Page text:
Hardly. One of us has served on a study committee of the General Assembly and can testify to the difficulty of debate in today’s sulpherously cloying context which, in this case, would have been made much worse by trying to debate with a quarter to half the committee members participants in and supporters of Revoice. If one-quarter to one-half the members attended and believe in Revoice, and over half the Committee members are on record as advocating Revoice’s errors of morals and doctrine, who was it who took up the position against Revoice and debated that position?
And if one or two men did, where is their Minority Report?
But of course, the fix was in from the beginning. The purpose of this Committee had always been to provide good cover for the Memorial Presbyterian Church Session and Pastor Greg Johnson; but even more for Missouri Presbytery itself in their stunning delinquency in protecting their flock.
The Committee must finesse all these matters carefully in anticipation of this year’s General Assembly. They must come up with one-hundred and forty-three pages explaining and justifying their own refusal to file charges against Memorial’s Session and pastor, other presbyters who planned and participated in Revoice, and Covenant Seminary who had trained and degreed many of the Revoicers.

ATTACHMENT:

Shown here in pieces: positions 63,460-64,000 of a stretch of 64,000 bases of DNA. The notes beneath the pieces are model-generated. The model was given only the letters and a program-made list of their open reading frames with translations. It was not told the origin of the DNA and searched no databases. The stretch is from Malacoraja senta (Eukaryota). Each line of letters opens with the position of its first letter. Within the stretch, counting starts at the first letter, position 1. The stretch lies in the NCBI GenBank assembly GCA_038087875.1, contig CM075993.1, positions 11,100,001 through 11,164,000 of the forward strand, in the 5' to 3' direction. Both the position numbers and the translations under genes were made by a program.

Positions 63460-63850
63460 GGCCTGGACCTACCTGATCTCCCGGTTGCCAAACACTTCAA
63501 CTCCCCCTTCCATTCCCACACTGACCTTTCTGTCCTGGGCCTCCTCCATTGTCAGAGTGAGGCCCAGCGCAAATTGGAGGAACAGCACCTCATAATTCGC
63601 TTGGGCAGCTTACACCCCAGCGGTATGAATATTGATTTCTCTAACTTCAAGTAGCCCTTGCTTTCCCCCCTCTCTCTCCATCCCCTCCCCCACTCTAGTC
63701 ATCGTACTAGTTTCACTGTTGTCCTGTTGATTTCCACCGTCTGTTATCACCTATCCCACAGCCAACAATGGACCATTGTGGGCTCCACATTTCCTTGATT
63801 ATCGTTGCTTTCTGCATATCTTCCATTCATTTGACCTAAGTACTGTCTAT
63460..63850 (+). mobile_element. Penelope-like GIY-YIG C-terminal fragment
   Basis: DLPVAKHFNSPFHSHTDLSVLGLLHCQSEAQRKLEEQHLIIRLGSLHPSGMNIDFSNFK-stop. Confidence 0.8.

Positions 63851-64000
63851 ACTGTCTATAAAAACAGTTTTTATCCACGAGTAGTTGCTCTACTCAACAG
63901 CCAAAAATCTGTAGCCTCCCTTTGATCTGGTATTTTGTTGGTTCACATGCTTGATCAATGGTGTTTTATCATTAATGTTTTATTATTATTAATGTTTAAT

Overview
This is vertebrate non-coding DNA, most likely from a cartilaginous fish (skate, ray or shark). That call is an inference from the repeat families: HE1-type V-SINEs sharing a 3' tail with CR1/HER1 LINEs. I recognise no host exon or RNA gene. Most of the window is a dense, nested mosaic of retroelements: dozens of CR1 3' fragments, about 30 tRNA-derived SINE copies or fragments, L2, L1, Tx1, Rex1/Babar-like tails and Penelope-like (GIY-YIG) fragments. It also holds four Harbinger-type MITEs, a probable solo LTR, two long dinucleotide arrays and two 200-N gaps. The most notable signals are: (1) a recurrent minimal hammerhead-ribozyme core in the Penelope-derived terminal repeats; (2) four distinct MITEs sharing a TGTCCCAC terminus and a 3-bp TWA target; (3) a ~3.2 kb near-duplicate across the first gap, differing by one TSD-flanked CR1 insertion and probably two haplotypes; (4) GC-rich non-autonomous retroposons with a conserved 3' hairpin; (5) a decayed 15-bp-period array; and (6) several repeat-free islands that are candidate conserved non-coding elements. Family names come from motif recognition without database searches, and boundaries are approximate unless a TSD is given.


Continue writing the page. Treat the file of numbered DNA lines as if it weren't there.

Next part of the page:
In fact, they must explain why they themselves as Missouri Presbytery members did not file charges against they themselves as Revoice participants and supporters.
That shouldn’t be so hard, right? They have the mic. They have the printing press and all they must do is keep a straight face as they give their self-justification spiel.
Before turning to the next mess of self-incrimination, it needs to be said that none of these Committee members had any idea how self-incriminating their words would be. Had they known, they would never have written them.
So how did they end up producing a document so filled with self-incriminations?
What’s become evident is that the men of this Committee have long lost any personal capacity for self-criticism. Proverbs describes them well: “all a man’s ways seem right in his own eyes.”
We would hope Reformed doctrine would inoculate Presbyterian pastors and elders against being as painfully naive as these men are showing themselves to be. Matter of fact, we would hope Reformed doctrine would lead them to write in such a way as to expect their readers to see through all their verbiage, and thus not to write it.
But no, these men talk and talk and talk proving over and over that they never suspected their own motives were sinful or even lacking objectivity. Neither did it ever occur to them their readers would have the belief in the depravity of man’s heart and the discernment to see them as they are.
This is seventh in a series of close readings. For all Warhorn articles on Missouri Presbytery’s Revoice Report, see here. The series will continue.